One thing you might want to look into is a RAM upgrade. I have 32GB in my iMac, and I run out when using the giant HS patches that have things like Marc/Slur/Port/Legato/Dynamics, especially when combining mic positions. I have the high-end i7 and don’t run into any issues with convolution reverb or anything.
2. Does anyone have any experience with RA and Silk? Which would you recommend to someone who has no specific need (as of yet) for ethnic/world samples but would probably enjoy using them. I’ve heard the sampling in RA isn’t as good but is a nice broad spectrum of instruments (but how many are useful?) whereas SILK is very China/Eastern focused but much higher quality. (NB I’m definitely getting Gypsy)
I went ahead and got both RA and Silk when I grabbed the bundle, and they seem to pretty well cover the gamut of ethnic/world samples. RA has some great samples in it, but both of these libraries are showing their age a bit. Useful to mix in with newer, more modern samples like the Hollywood series or newer stuff from Kontakt-based libraries from folks like 8Dio.
Any help or advice would be great Thanks P.s. I’m not affiliated with EW at all, was just an offer that has put some stuff in my financial reach that I didn’t think was possible so wanted to share
EW makes a solid set of really nice products that fit a good niche. Not by any means the only libraries I own, but for what they’re designed to do, they work really well. I see a lot of people saying they don’t like them because the patch load times are long, but that’s simply because they are deeply, beautifully sampled, and you can really hear the difference. Likewise, I personally prefer the PLAY engine to Kontakt even though it really does put a strain on my system, because I feel like I get some really great sounds out of it.
Just my 2 centidollars.
Double check that you have to buy the iLok. They recently overhauled the iLok system and I now use a desktop app to manage my new EW licenses—only my older ones are actually on the dongle anymore.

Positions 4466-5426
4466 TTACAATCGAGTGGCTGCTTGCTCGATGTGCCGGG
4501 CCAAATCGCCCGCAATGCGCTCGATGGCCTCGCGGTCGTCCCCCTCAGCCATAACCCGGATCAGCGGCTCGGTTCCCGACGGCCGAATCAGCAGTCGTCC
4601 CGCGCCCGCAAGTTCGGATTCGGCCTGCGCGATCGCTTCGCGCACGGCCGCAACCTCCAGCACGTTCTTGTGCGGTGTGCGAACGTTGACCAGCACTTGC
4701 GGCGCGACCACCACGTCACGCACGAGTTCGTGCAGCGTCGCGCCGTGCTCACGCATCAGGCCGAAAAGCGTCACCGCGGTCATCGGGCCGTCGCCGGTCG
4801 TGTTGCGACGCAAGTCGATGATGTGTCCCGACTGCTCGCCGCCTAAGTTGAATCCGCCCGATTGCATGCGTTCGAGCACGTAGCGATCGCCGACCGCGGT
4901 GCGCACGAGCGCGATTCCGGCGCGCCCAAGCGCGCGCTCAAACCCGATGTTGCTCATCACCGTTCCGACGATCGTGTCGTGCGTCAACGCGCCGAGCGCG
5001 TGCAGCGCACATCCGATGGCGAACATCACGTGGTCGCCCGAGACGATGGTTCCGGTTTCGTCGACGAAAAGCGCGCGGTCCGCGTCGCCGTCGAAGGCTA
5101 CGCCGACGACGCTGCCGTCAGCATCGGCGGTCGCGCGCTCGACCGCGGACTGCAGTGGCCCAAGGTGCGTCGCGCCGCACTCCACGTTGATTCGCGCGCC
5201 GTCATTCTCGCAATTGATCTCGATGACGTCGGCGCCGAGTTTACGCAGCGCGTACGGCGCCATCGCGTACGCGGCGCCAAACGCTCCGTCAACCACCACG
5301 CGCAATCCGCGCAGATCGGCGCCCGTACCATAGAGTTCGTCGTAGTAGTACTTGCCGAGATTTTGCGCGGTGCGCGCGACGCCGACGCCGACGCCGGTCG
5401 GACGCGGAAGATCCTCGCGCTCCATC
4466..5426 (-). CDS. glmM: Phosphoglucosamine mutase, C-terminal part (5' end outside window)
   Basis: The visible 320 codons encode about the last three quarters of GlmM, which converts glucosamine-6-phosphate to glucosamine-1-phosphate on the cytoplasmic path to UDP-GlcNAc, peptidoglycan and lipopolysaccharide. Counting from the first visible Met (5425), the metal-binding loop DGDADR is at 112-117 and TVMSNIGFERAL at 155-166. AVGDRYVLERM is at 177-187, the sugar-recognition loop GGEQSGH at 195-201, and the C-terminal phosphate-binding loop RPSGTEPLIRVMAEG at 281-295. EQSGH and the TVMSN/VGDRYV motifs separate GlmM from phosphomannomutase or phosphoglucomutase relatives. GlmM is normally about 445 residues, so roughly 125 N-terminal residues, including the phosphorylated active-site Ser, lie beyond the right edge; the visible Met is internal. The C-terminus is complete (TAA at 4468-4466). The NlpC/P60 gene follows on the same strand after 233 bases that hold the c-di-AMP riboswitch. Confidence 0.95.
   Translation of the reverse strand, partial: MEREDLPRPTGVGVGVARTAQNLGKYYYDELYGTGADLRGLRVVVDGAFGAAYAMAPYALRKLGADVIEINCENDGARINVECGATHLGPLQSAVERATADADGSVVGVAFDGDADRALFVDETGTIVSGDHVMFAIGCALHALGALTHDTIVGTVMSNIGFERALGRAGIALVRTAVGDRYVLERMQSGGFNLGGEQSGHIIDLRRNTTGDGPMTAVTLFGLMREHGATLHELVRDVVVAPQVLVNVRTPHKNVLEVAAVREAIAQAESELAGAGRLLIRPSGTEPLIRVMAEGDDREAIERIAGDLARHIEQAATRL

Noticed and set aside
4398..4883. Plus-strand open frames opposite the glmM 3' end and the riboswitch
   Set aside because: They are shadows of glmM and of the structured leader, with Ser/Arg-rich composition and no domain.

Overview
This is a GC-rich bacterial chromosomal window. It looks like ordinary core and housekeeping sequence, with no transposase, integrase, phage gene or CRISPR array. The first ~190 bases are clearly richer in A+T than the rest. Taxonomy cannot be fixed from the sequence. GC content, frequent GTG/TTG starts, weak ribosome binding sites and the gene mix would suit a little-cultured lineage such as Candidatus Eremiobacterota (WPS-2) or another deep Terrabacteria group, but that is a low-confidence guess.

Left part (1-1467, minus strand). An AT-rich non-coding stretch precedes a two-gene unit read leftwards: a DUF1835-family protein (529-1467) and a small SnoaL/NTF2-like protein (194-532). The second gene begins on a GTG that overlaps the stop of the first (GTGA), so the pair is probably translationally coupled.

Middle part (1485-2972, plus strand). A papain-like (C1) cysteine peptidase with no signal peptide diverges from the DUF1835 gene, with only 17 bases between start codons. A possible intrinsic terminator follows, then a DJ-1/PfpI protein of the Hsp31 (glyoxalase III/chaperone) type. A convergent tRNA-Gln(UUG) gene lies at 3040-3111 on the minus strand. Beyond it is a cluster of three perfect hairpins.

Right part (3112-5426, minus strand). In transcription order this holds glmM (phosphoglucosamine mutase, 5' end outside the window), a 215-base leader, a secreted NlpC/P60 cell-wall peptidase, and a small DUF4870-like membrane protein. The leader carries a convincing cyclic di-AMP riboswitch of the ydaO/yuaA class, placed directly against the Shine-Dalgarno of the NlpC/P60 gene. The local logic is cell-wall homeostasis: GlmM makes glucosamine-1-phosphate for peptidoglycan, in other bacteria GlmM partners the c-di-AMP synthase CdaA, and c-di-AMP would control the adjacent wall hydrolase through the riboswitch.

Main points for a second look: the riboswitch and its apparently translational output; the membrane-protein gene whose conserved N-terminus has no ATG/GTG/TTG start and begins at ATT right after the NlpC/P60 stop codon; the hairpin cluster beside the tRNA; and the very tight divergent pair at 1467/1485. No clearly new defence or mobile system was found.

Worth an email to their support line though to be sure the library you’re looking at will work with the desktop app.
I pretty much exclusively use Hollywood Strings, and, aside from a few weird quirks I’ve been genuinely happy with it. I find that its strengths are mostly in the spiccato/staccatisimo arena, but the legato patches can be absolutely gorgeous in most situations.
HS has great range of articulations and ensembles—divisi versions of every section are provided, and the depth of effects like measured tremelo and trills is really useful.
It is missing a Harp, which I find bizarre, but overall I think its definitely worth it.
I have an old college friend who works on the CineStrings library as well, and I’ve heard some truly amazing demos from him using that library. I’m thinking it will be my next big string library purchase.
However, I think most of you are sadly mistaken if you think that suddenly, these big companies are going to go on buying music from stock sites if the prices increase dramatically.
If you read the thread, you’ll see that in many cases, the opposite is true. Many potential buyers are actually worried that the absurdly low prices here mean that the license they buy is not going to cover the market in which they would like to use our music, and they are asking authors if there is a place with higher, not lower, prices where they can purchase a license.
The $17 national ad-spot isn’t just a ripoff for authors—its actually driving away potential buyers, and really hurting many of the top authors here.